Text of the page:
The carer's role and task description
Checks on foster carers
Support for carers
Foster carer reviews
The Independent Review Mechanism (IRM)
Transferring to different foster agencies
Types of foster care
Fostering unaccompanied Asylum Seekers and Refugee Children (UASRC)
Allegations against carers
Complaints against carers
Men who foster
Independent fostering providers
Insurance for carers
Training and guidance for carers and social workers
Registration of social workers
Being Looked After
Being looked after or being accommodated
Preparations for leaving care
Working with parents
Caring for children - fostering
Caring for children - living with relatives
Living with a family
Children with special needs or a disability
Siblings and family groups
The children of foster carers
Missing out on childhood
Caring for children - children's homes
The home environment
Special Guardianship Orders
Helping children to make complaints
How can carers help?
Culture, Values, Beliefs and Religion
Beliefs and religion
Emotional and Social Issues
Listening and being listened to
Dealing with secrets
Learning to make decisions
Encouraging positive behaviour
What children should know about their behaviour
Dealing with angry or aggressive behaviour
Privacy and confidentiality
Self-respect, self-esteem and self-confidence
Emotional and social values
Identifying and dealing with abuse
Children and domestic violence
Making and keeping friends
Coping with a crisis
Education and Learning
Education and school
Partnership with parents and carers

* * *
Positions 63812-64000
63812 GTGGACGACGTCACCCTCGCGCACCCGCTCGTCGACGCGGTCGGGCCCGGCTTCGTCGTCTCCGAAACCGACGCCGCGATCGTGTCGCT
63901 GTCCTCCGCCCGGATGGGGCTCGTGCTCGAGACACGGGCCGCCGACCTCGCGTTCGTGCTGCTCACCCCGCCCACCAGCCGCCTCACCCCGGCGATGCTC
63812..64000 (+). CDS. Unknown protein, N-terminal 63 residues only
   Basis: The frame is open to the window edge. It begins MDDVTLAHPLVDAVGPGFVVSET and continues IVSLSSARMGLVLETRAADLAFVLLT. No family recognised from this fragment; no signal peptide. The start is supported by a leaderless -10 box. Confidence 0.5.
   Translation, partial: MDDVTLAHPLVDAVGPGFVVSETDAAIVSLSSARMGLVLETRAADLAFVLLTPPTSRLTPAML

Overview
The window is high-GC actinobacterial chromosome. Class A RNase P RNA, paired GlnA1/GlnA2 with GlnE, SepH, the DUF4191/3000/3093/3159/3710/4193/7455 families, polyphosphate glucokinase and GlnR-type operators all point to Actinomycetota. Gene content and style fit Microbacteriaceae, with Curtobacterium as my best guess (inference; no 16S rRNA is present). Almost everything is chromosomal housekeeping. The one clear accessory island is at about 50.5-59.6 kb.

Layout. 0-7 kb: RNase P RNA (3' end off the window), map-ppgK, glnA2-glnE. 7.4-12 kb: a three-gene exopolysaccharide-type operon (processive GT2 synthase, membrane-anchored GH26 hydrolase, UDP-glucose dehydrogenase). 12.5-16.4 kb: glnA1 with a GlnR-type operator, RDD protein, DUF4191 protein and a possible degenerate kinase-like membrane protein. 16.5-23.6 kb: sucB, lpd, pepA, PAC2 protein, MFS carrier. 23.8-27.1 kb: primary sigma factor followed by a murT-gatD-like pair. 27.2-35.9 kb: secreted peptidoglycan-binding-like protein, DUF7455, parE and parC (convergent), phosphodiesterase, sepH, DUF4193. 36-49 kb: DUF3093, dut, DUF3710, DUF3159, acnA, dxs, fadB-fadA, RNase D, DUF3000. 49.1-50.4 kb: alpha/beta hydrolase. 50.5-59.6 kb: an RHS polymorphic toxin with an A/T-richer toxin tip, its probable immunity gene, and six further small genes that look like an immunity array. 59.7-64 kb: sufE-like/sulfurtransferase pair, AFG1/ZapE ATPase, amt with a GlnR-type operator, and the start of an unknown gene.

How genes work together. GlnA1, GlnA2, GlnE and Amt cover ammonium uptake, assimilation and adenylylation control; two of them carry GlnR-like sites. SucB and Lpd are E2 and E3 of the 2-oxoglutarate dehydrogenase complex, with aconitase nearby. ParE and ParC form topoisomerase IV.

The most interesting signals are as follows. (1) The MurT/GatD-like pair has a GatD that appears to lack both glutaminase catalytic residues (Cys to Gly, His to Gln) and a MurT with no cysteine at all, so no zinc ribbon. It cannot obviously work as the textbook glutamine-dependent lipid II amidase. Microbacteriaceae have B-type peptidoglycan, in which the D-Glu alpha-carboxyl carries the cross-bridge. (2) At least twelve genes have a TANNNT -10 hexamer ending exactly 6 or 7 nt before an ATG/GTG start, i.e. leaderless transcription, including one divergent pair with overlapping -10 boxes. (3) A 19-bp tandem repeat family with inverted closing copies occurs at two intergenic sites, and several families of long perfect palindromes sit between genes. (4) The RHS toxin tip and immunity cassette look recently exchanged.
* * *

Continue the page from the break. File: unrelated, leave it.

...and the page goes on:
Children out of school
Managing a change of school
Education of children with special needs
Different types of schools
Special educational provision
Glossary of terms
Practical Issues and Information
Play, hobbies and leisure time
Staying overnight with friends
Death of a child in foster care
Criminal Injuries Compensation Authority (CICA)
Children of prisoners
Health and Wellbeing
Health assessments and developmental reviews
Specific health issues of disabled children
Diet and nutrition
Drug and substance abuse
First aid and emergency care
Hepatitis, HIV and AIDS - blood borne viruses
Premature (pre-term) babies
Speech and language
Safety and accident prevention
Meetings, People and Records
The placement plan
The care plan
Disruption meetings: when a placement breaks down
Family group conferences
Child protection conferences
Who's who in helping children
Legal and Other Useful Information
Going to court - implications and support
Being in care or being accommodated
The Children Act 1989, The Children (Scotland) Act 1995 and The Children (Northern Ireland) Order 1995
Court orders in England: what they mean
Adoption: general information
Children's Guardian (previously Guardian ad Litem (GAL), Curator ad Litem (CAL) or Safeguarder in Scotland)
Standards in Social Care
These reviews are from earlier editions.
"A source of guidance and practical information... promotes open, honest communication, listening to and involving children."Rostrum.
"Easy to read and accessible... this book ticks almost all the boxes... thoroughly recommended." Community Care.
"Provides clear explanations of legal terminology and jargon, which often trip off the tongue of social services' staff with ease, but can leave a foster carer totally perplexed... A practical and helpful book that should always be on hand." Children Now.
"A veritable treasure trove of both practical information and tools for communicating with children... will enable carers to enjoy helping children themselves to voice and share their hopes, fears, expectations and experiences." BAAF.
"Simple and jargon-free." Adoption and Fostering.
"Brilliant. I use it all the time." A carer.
"Accessible and attractive." Professional Social Work.
"An invaluable guide." Community Care.
"A wealth of knowledge on fostering issues." TFN.